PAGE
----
Tatanua mask

DATE:
early 20th century
MATERIAL AND TECHNIQUE:
Wood, paint, opercula, shell, and cloth
CLASSIFICATION:
Costume
DIMENSIONS:
32 7/8 × 5 3/8 × 12 7/8 in. (83.5 × 13.65 × 32.7 cm)
DEPARTMENT:
Arts of the Pacific Islands
LOCATION:
Not On View
CREDIT LINE:
Dallas Museum of Art, The Roberta Coke Camp Fund
COPYRIGHT:
This work is in the public domain. Image courtesy Dallas Museum of Art.
OBJECT NUMBER:
1975.8

General Description

The term tatanua _designates both the helmet mask with a thick crest of orange plant fiber and the dance during which it is worn. Both the mask and the dance are associated with the elaborate funerary festivals called _malagan. Preparation for tatanua dance involves a number of prohibitions, including sexual abstinence, in order to avoid misfortune. A successful performance proves the ability of men to interact with the supernatural power embodied by the tatanua masks.

The crest of tatanua masks imitates a local ceremonial hairstyle for men, which once required shaving the head except for a central ridge of hair. On the mask, the bare areas on either side of the crest support a decorative accumulation of materials such as plaid trade cloth and plaster, which often form a spiral design. The two sides of the mask are generally different, a feature that increases the drama of the performance as the line of dancers, moving in unison, first turns one side, then the other, to the audience. The openwork carving on the face of the mask and the use of the pigmented valves of sea-snails as eyes are characteristic features of malagan objects.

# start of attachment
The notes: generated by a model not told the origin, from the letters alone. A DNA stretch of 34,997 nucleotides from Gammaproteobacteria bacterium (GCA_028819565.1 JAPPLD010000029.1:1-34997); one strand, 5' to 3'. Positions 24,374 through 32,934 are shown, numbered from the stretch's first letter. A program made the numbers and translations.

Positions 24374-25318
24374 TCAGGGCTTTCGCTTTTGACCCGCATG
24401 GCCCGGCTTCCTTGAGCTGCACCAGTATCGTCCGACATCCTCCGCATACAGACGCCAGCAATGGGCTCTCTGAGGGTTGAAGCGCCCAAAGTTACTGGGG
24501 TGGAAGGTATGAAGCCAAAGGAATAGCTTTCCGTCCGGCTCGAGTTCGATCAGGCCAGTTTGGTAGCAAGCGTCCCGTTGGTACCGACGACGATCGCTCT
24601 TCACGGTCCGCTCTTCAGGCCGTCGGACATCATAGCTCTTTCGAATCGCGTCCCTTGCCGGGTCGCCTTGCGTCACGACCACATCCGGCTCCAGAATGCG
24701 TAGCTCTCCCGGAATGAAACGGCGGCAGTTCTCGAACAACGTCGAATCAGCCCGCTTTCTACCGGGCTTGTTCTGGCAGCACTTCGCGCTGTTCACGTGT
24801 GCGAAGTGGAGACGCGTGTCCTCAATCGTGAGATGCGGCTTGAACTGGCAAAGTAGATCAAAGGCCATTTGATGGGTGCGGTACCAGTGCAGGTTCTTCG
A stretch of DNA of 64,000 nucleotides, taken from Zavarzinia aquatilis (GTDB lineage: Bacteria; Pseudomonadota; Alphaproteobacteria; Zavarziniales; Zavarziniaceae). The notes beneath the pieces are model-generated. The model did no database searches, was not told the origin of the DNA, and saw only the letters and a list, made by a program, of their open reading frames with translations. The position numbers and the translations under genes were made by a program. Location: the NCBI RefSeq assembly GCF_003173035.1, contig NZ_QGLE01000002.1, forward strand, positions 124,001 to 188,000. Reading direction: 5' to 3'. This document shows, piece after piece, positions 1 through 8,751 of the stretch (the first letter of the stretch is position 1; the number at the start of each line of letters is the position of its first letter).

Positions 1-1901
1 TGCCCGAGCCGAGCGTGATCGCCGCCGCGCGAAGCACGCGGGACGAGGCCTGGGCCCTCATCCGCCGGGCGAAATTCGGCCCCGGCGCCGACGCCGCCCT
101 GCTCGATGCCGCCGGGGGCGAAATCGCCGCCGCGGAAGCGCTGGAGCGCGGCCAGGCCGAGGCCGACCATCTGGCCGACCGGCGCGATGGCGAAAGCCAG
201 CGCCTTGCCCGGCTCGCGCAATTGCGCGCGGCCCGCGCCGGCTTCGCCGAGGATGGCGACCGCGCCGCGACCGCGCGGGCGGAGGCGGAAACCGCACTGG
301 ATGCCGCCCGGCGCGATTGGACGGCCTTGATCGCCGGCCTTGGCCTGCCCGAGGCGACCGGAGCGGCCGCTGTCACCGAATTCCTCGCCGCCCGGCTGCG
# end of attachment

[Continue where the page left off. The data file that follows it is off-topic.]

Although today dancers wear palm-frond skirts and shirts, in the past dancers may have been nude or combined body paint with a leaf skirt. Once inside the mask, the dancer must remain absolutely silent, for the utterance of any sound could bring death to himself or a member of his clan. Music for the dance consists of songs sung by a male chorus, accompanied by a bamboo slit gong.

Adapted from

DMA Label text.

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